Consumer confidence continued to decline in November, despite expectations that perceptions might pick up again after the end of the budget impasse. Preliminary Consumer Sentiment Survey data from the University of Michigan and Thomson Reuters show a decline from 73.2 in October to 72.0 in November. As such, this was the fourth straight month of declining confidence, down from 85.1 in July. The July reading had been a six-year high, but the October reading brings attitudes back to levels not seen since December 2011.
The government shutdown was not helpful, with Americans frustrated with the political process. Yet, sentiment had been declining even before that. Indeed, views about current and future-looking economic conditions have both waned since July. The index of the current economic climate has fallen from 98.6 in July to 87.2 in November. Likewise, the expectations component decreased from 76.5 to 62.3 over the same time period.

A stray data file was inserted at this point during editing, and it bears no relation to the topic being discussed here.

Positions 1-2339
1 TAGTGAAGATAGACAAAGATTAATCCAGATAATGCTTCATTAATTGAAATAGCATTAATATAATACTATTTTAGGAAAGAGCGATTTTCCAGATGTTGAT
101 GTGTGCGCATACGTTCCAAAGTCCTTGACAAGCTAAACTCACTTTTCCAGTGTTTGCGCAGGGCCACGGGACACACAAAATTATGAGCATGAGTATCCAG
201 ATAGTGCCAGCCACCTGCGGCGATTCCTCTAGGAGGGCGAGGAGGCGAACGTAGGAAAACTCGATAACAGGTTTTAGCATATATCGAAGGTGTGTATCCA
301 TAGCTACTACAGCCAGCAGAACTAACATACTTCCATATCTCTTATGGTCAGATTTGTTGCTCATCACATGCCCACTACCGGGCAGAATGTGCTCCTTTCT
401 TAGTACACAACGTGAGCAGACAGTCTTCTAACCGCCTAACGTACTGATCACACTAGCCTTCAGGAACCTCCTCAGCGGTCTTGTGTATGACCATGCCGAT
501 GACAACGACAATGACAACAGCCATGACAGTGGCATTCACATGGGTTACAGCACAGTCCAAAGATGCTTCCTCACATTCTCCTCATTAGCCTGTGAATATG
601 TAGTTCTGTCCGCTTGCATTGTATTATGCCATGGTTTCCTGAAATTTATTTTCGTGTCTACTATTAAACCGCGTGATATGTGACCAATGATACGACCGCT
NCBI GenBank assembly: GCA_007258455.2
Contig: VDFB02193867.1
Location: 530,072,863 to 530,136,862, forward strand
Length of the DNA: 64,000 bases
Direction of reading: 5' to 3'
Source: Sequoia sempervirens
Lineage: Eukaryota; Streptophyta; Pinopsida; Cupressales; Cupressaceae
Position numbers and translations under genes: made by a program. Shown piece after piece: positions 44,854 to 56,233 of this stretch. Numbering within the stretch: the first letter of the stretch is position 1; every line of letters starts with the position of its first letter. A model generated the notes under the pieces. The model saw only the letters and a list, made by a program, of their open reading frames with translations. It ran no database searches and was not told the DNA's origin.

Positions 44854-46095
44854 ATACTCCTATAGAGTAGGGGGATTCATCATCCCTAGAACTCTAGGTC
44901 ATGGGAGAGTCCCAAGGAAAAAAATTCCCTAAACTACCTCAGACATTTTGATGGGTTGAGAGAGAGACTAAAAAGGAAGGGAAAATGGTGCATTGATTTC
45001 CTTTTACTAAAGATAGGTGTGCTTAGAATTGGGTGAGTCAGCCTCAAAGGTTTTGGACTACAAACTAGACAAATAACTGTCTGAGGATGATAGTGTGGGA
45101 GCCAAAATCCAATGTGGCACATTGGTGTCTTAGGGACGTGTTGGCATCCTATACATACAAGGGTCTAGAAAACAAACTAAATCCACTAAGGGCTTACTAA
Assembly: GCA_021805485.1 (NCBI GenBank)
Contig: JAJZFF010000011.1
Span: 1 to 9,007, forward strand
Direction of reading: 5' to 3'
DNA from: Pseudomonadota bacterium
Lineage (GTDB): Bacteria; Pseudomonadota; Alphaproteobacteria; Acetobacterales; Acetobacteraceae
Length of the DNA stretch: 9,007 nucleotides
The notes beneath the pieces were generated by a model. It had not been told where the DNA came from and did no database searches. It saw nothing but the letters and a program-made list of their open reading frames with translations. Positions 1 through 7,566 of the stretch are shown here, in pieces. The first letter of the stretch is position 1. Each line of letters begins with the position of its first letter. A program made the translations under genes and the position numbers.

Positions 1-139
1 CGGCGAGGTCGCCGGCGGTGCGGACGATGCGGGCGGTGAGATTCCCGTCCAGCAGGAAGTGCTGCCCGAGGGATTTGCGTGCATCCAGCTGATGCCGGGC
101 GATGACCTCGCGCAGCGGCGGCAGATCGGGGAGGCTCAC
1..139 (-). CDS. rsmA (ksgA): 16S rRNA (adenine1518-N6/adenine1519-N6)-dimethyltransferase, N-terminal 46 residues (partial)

There is not always a correlation between confidence and consumers’ willingness to make purchases. Nonetheless, it is notable that personal spending in the third quarter was essentially flat, corresponding to the falling sentiment readings discussed here. In general, though, consumer spending on goods have been a bright spot in the economy, adding nearly one percentage point to third quarter real GDP. With that in mind, economists watch confidence measures closely to gauge if changes in attitudes impacts overall consumers spending, which comprises roughly 70 percent of GDP.
The final data from this survey could reflect more optimism, of course. We will get these revisions on Wednesday, November 27, the day before Thanksgiving.
Chad Moutray is the chief economist, National Association of Manufacturers.